Germany to Require Proof of COVID Booster Shot to Enter Bars, Restaurants

German leaders announced tougher requirements to enter restaurants and bars on Friday in response to the spread of the omicron variant.

Citizens have been required to show proof of full vaccination or COVID recovery to enter restaurants, bars, shops, theaters and cinemas. However, Friday's decision means customers will have to show that they have either received a booster shot or provide a negative test along with vaccination proof.

"These are strict rules, but they are pragmatic and mean an easing of the current rules," said Chancellor Olaf Scholz.

As of Friday, 71.6 percent of the population received a full first vaccine course, and 41.6 percent had a booster shot.

Berlin Mayor, Franziska Giffey, said these new regulations will incentivize getting the booster shot.

"Half the population will be boosted ... in a few days and will be able to go to restaurants without a test," Giffey said.

Additional COVID changes include mirroring other countries by shortening the quarantine or self-isolation periods. Fully boosted individuals or those who have been fully vaccinated or recovered in the past three months won't have to quarantine, even if exposed to the coronavirus.

People who don't meet these requirements can end their quarantine or self-isolation period after ten days if they no longer show symptoms. Those with a negative COVID test can shorten their quarantine to seven days.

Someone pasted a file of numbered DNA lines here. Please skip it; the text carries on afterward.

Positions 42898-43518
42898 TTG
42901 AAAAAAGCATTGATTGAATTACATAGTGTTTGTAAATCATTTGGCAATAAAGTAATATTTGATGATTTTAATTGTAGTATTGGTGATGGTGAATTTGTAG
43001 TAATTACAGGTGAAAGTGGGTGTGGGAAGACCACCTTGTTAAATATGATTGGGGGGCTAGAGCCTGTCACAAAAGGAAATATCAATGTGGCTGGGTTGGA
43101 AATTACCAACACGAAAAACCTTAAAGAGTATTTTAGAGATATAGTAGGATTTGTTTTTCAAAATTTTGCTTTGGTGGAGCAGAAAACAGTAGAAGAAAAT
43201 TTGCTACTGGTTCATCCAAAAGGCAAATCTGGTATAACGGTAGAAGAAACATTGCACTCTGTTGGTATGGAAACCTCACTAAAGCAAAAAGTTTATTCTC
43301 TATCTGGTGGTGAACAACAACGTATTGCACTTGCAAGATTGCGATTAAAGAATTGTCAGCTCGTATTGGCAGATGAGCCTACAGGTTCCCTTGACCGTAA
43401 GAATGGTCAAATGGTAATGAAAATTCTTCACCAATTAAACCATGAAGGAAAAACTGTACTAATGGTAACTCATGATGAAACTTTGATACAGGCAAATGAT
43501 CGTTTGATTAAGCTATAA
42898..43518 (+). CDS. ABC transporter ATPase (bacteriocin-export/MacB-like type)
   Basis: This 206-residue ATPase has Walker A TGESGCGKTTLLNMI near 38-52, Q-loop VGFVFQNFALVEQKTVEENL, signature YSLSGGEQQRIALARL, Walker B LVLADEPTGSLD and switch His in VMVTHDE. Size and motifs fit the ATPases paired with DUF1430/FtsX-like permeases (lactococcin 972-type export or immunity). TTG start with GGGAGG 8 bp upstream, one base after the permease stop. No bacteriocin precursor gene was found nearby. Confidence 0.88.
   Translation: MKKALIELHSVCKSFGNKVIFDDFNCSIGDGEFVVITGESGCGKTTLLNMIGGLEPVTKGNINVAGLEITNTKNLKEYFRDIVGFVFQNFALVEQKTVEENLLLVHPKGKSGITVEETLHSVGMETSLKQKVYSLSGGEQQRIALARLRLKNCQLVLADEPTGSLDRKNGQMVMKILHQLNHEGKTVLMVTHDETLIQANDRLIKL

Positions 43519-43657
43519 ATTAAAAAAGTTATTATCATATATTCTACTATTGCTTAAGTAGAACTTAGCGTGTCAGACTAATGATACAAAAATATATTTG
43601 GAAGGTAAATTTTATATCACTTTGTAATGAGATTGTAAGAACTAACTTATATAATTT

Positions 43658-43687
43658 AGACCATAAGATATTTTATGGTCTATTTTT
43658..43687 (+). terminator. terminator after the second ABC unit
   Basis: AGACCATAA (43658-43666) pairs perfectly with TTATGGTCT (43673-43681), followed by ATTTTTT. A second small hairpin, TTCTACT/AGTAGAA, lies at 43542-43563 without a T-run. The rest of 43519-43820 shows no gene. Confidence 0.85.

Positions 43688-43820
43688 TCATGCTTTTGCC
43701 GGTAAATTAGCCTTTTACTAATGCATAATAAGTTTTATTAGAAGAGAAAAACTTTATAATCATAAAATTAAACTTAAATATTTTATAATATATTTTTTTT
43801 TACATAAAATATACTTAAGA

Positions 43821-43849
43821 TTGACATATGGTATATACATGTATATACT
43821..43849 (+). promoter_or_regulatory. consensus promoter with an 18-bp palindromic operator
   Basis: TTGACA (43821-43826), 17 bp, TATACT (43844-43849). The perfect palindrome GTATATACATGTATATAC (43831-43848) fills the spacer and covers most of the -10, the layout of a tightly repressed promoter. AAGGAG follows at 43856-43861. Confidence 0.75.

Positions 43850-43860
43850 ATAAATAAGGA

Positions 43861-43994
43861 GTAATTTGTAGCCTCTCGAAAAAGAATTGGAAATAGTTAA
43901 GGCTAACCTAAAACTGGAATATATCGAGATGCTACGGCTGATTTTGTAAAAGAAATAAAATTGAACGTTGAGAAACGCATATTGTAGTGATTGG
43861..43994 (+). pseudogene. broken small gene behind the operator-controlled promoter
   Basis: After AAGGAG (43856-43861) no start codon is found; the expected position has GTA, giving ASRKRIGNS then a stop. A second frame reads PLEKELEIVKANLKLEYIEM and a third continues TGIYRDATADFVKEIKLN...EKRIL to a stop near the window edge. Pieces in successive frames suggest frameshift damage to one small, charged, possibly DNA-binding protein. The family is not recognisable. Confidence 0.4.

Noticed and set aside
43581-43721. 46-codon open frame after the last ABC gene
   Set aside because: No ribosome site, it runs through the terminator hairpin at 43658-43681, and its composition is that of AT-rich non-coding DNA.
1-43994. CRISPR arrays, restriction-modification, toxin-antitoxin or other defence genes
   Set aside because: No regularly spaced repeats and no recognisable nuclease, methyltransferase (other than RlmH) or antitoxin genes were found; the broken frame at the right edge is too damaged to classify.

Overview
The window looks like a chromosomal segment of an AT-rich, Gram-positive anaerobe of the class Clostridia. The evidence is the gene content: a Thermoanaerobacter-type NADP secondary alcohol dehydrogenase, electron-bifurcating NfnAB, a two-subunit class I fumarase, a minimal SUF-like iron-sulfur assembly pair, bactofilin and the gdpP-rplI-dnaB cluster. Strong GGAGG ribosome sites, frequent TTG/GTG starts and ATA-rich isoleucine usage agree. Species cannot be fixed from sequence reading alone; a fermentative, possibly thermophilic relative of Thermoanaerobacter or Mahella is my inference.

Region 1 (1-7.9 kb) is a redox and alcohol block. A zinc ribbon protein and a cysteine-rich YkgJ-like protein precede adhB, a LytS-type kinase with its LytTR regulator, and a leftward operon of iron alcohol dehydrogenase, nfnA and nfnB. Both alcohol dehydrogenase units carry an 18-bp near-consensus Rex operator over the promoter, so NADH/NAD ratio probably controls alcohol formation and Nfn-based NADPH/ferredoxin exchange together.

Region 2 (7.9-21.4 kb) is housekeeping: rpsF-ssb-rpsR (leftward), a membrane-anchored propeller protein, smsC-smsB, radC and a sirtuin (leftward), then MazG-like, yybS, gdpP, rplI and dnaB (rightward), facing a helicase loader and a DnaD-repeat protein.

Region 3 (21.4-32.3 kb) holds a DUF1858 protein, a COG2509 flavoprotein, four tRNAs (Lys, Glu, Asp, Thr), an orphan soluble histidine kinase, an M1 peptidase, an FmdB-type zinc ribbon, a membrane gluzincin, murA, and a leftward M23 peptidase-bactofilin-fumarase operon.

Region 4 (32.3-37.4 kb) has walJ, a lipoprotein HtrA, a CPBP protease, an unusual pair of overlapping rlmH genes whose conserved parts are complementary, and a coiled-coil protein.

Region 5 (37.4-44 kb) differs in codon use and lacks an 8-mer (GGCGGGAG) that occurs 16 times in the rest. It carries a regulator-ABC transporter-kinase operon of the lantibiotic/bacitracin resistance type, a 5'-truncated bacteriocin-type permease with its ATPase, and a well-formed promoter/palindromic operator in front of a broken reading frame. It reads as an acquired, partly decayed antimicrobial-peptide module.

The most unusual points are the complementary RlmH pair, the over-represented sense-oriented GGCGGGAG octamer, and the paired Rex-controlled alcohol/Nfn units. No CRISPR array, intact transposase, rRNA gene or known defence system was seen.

Federal and state government officials urgently recommend citizens use protective FFP2 masks in shops and while using public transportation.

German Booster Shot Mandate
German citizens are required to have the booster shot to enter restaurants and bars or provide a negative COVID test. People wait to get vaccinated at night club Mensch Meier during an ongoing vaccination campaign of the Clubkommission during the coronavirus pandemic on January 7, 2022 in Berlin, Germany. Covid infection rates, after having fallen throughout December, are steadily rising in the new year as the omicron variant continues to spread. Hannibal Hanschke/Getty Images

Still, the eastern state of Saxony-Anhalt said it wouldn't introduce the new rule for now because its cases mostly still involve the delta variant, and Bavaria said it was skeptical.

For the past two weeks, Germany's COVID-19 situation has been foggy because of very patchy testing and slow reporting over the holiday period. Official figures don't show the whole picture, although steadily increasing over the past week.

On Friday, the Robert Koch Institute, the national disease control center, reported an official rate of 303.4 new cases per 100,000 residents over the past seven days. An additional 56,335 new cases have been reported in the last 24 hours.

In its weekly report on Thursday, the institute said that omicron accounted for 44.3 percent of cases tested for variants in Germany last week, up from 15.8 percent the previous week.

The chancellor brushed aside criticism that he isn't providing sufficient leadership to bring about a universal vaccine mandate, an idea he first backed before taking office last month. North Rhine-Westphalia governor Hendrik Wuest, a member of Germany's main center-right opposition party, said that state governments expect a "timetable" soon.

Scholz deflected questions about the exact timing. saying only that "this must go quickly, and it will, and I am very much convinced of that."

"I will vote for such a vaccine mandate and also advocate it," he said.

Scholz wants lawmakers to vote according to their personal conscience rather than party lines. The idea is for parliament to vote on proposals drawn up by groups of lawmakers rather than by the government.

There are divisions on the issue within Scholz's three-party government. It also isn't yet clear how the mandate would be designed.

The Associated Press contributed to this report.